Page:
What this means is, how your boyfriend outwardly expresses his emotions (crying or otherwise) doesn't necessarily represent how he feels internally, and you may be able to address the level of emotional intimacy you feel in your relationship without asking your boyfriend to cry in front of you. For some people, being "emotionless" is a common coping strategy to protect themselves when placed under high stress, and it’s not typically a conscious decision. For other people, it might be a conscious decision—it varies! Perhaps your goal could be to work on your relationship together so that you both feel loved and fulfilled, instead of putting effort forth in an attempt to change him. You’ve made a great first step by starting a conversation with your boyfriend about what you need to feel valued in a relationship. Still, intimacy within a relationship takes time and effort on the part of all involved to build and maintain. If your boyfriend hasn't felt emotionally safe and supported in the past, he may not be used to expressing his feelings in front of you and your family. Emotional processing can be affected by how others respond to a person's expression of emotion. A study focused on adolescents found that for teens who were less willing to show their emotions, their parents tended to ignore their negative emotions and didn't validate their emotions the same way other parents of more expressive teens did. Your boyfriend may not even know how to express his feelings to his loved ones. If you and your boyfriend agree that you’d like to increase the emotional intimacy in your relationship, there are several steps that you could try:
- Pay close attention to your feelings. If you’re not sure how to describe or express those feelings, it may be helpful to start with a broader emotional category (such as “sad”) and then add specificity to the emotional description (such as “lonely,” “ashamed,” or “disappointed”). Talking with friends, searching the internet, or using a tool like a feelings wheel may help in building your emotional vocabulary. You may even try keeping a journal and writing down how you feel throughout the day or week.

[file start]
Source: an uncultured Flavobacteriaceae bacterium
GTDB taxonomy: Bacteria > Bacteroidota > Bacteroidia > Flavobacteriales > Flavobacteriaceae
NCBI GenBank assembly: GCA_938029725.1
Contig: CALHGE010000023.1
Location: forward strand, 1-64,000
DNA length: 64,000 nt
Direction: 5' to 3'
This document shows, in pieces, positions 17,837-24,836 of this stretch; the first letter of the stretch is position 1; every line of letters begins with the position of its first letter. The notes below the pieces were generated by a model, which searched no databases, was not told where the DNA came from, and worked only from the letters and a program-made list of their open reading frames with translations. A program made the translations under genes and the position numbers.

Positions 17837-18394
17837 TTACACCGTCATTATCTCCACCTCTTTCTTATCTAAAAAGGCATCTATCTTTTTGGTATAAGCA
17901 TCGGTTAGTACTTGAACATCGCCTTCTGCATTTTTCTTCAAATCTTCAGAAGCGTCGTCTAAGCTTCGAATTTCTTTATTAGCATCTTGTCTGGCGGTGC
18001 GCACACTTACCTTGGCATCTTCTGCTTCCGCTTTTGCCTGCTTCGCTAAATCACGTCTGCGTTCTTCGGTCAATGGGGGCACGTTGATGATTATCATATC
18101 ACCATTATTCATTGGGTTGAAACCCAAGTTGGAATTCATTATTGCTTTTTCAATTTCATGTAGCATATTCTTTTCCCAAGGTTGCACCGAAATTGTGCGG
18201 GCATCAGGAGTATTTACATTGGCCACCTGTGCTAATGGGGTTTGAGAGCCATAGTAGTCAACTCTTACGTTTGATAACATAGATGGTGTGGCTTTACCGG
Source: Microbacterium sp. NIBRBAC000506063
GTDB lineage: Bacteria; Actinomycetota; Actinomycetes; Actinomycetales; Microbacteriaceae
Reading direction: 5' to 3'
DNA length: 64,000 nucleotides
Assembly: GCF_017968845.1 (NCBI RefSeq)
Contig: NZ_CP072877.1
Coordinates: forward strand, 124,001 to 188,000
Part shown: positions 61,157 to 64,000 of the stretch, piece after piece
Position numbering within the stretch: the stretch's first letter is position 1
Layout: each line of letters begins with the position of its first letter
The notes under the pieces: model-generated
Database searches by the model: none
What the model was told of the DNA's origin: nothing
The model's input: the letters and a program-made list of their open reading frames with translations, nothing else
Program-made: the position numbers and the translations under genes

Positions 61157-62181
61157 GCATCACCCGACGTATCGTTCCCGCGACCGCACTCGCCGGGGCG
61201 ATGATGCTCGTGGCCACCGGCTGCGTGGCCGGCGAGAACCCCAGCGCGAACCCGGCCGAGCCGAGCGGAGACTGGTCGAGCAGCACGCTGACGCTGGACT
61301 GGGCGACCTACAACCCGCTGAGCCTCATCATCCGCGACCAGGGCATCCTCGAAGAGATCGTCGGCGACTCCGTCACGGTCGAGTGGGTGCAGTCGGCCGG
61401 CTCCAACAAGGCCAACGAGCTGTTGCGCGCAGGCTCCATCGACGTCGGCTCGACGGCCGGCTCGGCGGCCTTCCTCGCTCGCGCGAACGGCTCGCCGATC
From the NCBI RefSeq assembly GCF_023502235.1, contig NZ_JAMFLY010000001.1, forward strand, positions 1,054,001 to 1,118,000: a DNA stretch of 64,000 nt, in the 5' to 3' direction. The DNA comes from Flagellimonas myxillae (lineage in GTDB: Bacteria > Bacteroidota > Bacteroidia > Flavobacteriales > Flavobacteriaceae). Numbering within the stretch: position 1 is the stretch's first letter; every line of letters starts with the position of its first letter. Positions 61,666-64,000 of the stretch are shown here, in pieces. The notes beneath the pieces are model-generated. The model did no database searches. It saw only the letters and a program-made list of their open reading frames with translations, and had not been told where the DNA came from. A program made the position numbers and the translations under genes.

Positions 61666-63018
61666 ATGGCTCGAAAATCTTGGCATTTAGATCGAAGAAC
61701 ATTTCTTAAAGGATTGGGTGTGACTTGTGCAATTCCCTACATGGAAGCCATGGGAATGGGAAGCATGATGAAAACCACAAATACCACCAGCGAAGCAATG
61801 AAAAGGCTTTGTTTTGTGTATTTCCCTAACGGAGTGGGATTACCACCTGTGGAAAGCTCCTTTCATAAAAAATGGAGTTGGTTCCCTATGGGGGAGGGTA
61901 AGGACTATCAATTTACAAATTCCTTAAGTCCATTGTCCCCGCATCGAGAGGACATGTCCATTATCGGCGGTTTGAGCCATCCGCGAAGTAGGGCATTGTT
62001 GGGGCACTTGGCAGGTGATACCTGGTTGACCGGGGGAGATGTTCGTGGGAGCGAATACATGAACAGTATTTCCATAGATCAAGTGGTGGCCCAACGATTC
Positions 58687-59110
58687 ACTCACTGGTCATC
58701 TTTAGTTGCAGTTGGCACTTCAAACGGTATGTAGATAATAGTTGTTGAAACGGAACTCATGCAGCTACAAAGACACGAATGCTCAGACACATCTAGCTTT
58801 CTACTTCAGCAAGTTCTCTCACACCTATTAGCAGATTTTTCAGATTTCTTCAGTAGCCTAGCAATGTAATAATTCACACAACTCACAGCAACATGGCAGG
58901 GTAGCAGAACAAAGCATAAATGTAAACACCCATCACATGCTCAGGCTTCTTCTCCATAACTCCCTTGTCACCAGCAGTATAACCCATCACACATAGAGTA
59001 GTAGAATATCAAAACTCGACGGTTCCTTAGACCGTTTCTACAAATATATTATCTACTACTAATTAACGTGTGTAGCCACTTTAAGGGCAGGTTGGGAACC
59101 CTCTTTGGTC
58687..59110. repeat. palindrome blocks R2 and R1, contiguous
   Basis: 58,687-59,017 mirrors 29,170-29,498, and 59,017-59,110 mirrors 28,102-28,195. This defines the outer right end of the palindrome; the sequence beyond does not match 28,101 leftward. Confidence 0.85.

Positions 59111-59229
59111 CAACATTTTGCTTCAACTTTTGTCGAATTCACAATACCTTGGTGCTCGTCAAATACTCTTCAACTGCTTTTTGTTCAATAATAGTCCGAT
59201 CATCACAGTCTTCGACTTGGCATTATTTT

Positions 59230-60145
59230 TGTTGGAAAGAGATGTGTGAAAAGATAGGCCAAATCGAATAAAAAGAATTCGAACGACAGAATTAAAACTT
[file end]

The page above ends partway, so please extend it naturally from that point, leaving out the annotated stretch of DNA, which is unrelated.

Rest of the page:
- Talk about your feelings with each other. This may feel strange at first, but this odd feeling will fade with time as you both gain comfort talking about your emotions with each other. Trying not to make assumptions or judgments can go a long way to increasing communication and feeling safe to share thoughts and feelings between you and your partner.
- Actively listen to each other. Based on his background, your boyfriend may not be used to having his feelings heard and validated. It seems like you might be facing that same problem in your relationship with him. So, listening to each other and making sure the other person knows they have been heard and understood may help increase security and safety in your relationship. You might also consider setting up a regular time and space to have these check-in conversations.
Remember, this is a process. Emotional intimacy isn’t immediate—it takes time and dedication to build it partnership with one another. You may make some mistakes, but these are opportunities to learn and build an even deeper connection with each other.
You might also consider attending couples therapy. Because you’re just starting your journey to becoming more emotionally intimate, having a non-judgmental third party’s help may allow you to work on your issues more effectively. This may also be a great time to ask yourself if this relationship is giving you what you need. Would you be happy even if your boyfriend never cries in front of you? Are there other ways to increase your emotional intimacy separate from your boyfriend’s emotional expressiveness? Answering these questions may help clarify the things you wish to work on together to improve your relationship, without requiring anyone to express their emotions in a way that feels uncomfortable to them.
Hope this helps,
Originally published Apr 11, 2014